If you had to curate the soundtrack to a sun-soaked downtown stroll, what kind of mood would it evoke? Would it capture hometown nostalgia? Perhaps the uplifting notion that good things are coming your way as the bay’s breeze flies over the Bridge of Lions?
Four St. Augustinians have joined forces in the name of making wistful music that while steeped in tradition, is ever progressive. Salt & Pine is a Folk Americana band with a bit of pop and rock flair. They are frontman Nolan Baker, vocalist Haley Thompson, and string maestro Matthew Kirkland.
I had the pleasure of meeting them earlier this year as part of a writing assignment. We sat down at Dos Coffee & Wine, sipped kombucha, and discussed all things music and St. Augustine. They are such friendly folks with a knack for effortlessly putting others at ease. Here’s a glimpse of what I learned about the rise of Salt & Pine...
“We’re a St. Augustine story all the way. We come together because of the Narrow Open Mics,” comments Nolan as he takes a retrospective look at his band's path. While making his rounds on the old city music circuit, guitarist and singer Nolan met Haley. Both were searching for people with whom to play music. After reconvening months later to rehearse a song Nolan wrote with Haley in mind, it was clear - their voices complemented each other. Eventually, the duo met Matthew after one of his own performances. Nolan’s enthusiasm for Matthew's talent moved him to use a direct approach, inviting him to join his band on the spot - he was in.
“I don't think I had the cable out of my instrument yet,” recalled Matthew with a hearty chuckle.
Some of Salt & Pine's first gigs were at Planet Sarbez. Within two months of forming, they enjoyed a write up and performance set arranged by Narrow Magazine. Prohibition Kitchen has also been a major player in their career. “This whole town is so supportive of artists,” appreciates Nolan.
As a small child, Nolan often penned poems. He kept at writing through his high school years before ever learning to play guitar. That would change when his college roommate turned out to be a guitarist. He taught Nolan four exercises and said to him, "Do that for a month." With that foundation, Nolan taught himself to play professionally, finding the perfect songwriting vehicle. His years of poetry could now serve as a backdrop for the lyrical tracks found on Salt & Pine's debut album, Sinking In.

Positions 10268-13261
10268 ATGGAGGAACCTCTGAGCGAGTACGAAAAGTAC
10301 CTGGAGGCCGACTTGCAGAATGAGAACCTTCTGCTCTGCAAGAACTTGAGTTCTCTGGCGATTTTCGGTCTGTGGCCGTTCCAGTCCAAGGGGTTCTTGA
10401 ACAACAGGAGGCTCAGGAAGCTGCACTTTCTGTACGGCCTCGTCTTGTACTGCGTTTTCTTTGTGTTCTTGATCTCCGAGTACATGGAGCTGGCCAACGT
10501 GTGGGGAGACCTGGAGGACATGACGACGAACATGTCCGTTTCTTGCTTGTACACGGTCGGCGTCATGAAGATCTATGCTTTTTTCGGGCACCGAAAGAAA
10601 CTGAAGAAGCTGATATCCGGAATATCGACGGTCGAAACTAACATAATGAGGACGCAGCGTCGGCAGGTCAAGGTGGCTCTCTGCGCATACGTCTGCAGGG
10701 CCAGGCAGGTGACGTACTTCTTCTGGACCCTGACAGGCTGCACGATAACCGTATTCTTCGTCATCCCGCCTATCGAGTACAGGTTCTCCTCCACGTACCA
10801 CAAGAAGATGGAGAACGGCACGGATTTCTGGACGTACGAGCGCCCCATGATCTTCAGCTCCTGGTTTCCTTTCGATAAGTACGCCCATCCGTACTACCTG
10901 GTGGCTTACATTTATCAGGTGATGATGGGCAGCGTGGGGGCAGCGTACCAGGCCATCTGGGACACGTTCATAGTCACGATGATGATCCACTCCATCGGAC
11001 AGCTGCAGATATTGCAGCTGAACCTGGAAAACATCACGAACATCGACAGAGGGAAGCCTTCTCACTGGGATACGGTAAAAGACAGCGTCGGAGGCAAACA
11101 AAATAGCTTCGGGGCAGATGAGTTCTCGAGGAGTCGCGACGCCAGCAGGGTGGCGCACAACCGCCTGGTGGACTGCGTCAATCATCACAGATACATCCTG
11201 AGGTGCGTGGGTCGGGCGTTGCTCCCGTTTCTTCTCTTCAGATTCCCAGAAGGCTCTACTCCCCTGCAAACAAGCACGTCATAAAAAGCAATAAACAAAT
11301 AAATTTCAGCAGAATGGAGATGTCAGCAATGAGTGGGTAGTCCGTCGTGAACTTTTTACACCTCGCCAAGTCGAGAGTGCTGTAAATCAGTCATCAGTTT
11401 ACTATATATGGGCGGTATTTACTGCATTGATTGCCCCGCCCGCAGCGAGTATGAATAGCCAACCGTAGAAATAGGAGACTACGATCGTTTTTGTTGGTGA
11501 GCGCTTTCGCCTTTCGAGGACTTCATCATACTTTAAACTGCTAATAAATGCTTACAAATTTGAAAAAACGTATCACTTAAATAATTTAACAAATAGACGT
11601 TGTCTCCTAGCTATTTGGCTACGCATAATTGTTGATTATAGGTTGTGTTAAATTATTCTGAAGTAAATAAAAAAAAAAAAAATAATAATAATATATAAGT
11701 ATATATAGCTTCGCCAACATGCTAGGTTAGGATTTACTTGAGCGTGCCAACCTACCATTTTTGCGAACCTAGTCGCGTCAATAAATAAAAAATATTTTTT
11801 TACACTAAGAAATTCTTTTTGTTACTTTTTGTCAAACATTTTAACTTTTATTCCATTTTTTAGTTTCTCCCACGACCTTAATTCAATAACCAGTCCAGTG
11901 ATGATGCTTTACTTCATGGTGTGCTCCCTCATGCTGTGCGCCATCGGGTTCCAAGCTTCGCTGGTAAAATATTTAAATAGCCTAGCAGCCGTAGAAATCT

Before she could speak, Haley's parents realized that theirs was a musical baby. She was already beating the family's washer and dryer with sticks to the tune of music. Haley’s musical outlets came in the form of drums as a child, then piano and guitar in her teens. Though she recalls being quite nervous during her first open mic, Nolan applauds her for not letting others see her sweat. He describes her as a "consummate performer.” A myriad of things can go wrong when performing live, but "her shaker is going to be perfectly in time like a metronome," says Matthew.
In his mid 20s, Matthew tapped into the music of his Southern Gospel and Appalachian heritage, setting off on his current trajectory. He first learned to play jazz bass. The Elvis-meets-teen angst movement that was Rockabilly resonated with Matthew. Music didn't always come naturally, though. After putting in countless hours of practice and study, he concluded, "...I didn't have to be tone deaf." Matthew is grandson to a guitarist and pianist. His grandpa once bought an omnichord for his wife so she could accompany him on songs. Grandma wasn't a fan and threw it in her closet circa 1983. Matthew stumbled upon it during a recent visit, and she gladly gifted it to him. It's been a nice feature for Salt & Pine as it pays homage to the folk revival.
Today, Salt & Pine keeps busy with steady live shows. They still perform at Sarbez to a warm reception from fellow open mic artists from their earlier days. Haley says it's like “playing on home field.” Their debut album was released in January, followed by digital release in February. Tracks can be purchased and streamed across platforms including Pandora and Spotify. They're already sitting on enough material for another record. Slated to be an extended cut, the band's second music video in the works.
When Nolan, Haley, and Matthew aren't performing, you might catch them playing tourist, kayaking, and supporting local artists. What they personally jam to lately ranges from Chris Stapleton to Metallica.
If you're curious about how the band's name came to be, think of the terms "salt" and "pine" as actions. As Nolan puts it, “To salt something is to heal or to preserve...you can pine for something." In a city pining after restoration in the wake of two major hurricanes, this is an act that speaks to the heart of who we are as resilient St. Augustinians.